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Pressure Discomfort Troubleshooting

Are you experiencing inadequate pressure or pressure discomfort? Proper CPAP pressure levels are required to eliminate the conditions associated with sleep apnea, including snoring, and breathing cessation. If you are consistently experiencing discomfort during CPAP use or not noticing improvements in your sleep, then your CPAP pressure settings may be inadequate.

Common signs that your pressure settings may need to be adjusted include loud snoring, mask leaks, persistent fatigue, gas pains and difficulty inhaling or exhaling while using your PAP machine.

Here are the steps to help troubleshoot PAP pressure discomfort.

Have there been any recent changes to your therapy?

Have you recently started using a new model of PAP machine or a different style of mask? When switching to a new mask style it may take time to adjust.

For example, when switching from a Full-Face Mask to a Nasal mask the airflow will feel different as it is concentrated just around your nose, instead of around your nose and mouth. This can lead to the feeling that your machine pressure is too high. If your device has a “Mask Type” menu option, be sure to change it to reflect the new mask style.

Continue to use the mask nightly in order to grow more accustomed to it. If after some time you still find that the mask is uncomfortable, consider switching to a different model or type of mask (PAP Masks).

If you have recently started using a new PAP device, familiarize yourself with your new device’s comfort features listed below. All PAP machines offer various comfort features to help ease pressure discomfort:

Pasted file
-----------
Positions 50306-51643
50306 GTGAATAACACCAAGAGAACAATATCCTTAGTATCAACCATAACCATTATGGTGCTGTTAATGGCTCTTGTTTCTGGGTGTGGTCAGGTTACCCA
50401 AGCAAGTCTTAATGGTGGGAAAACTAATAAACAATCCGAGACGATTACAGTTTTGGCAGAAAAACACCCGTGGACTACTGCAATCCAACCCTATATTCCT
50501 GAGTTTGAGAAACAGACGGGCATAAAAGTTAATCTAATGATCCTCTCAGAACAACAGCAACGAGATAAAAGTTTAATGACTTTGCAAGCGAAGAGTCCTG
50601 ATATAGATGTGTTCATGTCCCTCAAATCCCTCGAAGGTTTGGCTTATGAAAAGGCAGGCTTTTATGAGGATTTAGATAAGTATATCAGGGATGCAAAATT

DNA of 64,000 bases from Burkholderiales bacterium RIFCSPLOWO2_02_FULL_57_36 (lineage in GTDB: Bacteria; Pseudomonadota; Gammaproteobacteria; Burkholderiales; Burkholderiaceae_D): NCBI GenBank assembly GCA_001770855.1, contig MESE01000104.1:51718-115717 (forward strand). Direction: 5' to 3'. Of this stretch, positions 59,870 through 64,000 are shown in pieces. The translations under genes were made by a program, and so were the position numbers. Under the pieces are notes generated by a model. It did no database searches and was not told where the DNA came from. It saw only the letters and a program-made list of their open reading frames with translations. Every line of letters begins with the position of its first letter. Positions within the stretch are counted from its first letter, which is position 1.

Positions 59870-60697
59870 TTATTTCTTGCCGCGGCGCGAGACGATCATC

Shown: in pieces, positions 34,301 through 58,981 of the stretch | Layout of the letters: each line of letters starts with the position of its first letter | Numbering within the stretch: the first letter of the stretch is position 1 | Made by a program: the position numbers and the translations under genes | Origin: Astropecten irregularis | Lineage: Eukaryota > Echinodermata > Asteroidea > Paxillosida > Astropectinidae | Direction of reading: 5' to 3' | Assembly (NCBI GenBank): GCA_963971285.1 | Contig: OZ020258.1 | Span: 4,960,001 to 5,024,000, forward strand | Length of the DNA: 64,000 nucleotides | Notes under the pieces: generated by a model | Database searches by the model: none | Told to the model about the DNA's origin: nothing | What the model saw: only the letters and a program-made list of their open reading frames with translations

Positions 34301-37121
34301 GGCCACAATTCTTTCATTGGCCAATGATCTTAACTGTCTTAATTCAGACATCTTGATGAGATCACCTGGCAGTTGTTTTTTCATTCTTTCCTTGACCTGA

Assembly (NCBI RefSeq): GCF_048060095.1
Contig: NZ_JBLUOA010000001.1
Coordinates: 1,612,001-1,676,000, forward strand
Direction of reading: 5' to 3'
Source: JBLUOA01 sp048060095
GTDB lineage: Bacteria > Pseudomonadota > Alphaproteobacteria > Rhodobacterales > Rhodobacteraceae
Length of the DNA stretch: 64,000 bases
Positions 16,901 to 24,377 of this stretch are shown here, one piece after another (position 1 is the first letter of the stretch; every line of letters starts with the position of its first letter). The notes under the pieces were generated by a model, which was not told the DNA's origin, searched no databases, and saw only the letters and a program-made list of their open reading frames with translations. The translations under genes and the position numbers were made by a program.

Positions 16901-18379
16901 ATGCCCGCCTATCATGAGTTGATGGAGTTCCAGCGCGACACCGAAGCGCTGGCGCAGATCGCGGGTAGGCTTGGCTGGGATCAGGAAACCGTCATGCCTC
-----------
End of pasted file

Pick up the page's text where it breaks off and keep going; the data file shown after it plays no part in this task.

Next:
1. EPR or “Expiratory Pressure Relief” is an advanced comfort option on ResMed devices that will reduce the pressure from your CPAP when you exhale, making it easier to breathe out and help your therapy feel as natural as possible. Most other PAP manufacturers have this type of feature on their devices under different a name (e.i. c-Flex). Check your manual to find out whether this feature is available and what it is called on your particular device. Choose the appropriate level of pressure relief for your comfort (EPR of 3 is the most common) – the higher the number, the more the pressure will be decreased every time you exhale.
  2. Ramp: Many CPAP machines have a “ramp” feature. When you turn the machine on, instead of delivering full pressure right away, the machine will gradually increase the pressure from a lower value to your prescribed pressure. This allows you to fall asleep faster and more comfortably. Many PAP machines allow you to adjust the ramp feature for a set amount of time (usually between 5 and 45 minutes), or to set this feature to Auto which allows the machine to slowly ramp up to your prescribed pressure as it senses you are falling asleep.
  3. Response: Some individuals are sensitive to the pressure changes associated with their APAP prescription. Some APAP machines have different response modes available. The so-called “Soft” response on ResMed units, for example, will provide a slower, gentler pressure increase during therapy.

Follow the instructions found in your machine’s user manual to learn how to turn on the EPR, Ramp and Response features. If you are unsure how to change these settings on your device or if you need more help with your pressure discomfort, book an appointment with one of our Clinical Support Specialists Here.

Check your machine with a manometer for pressure accuracy.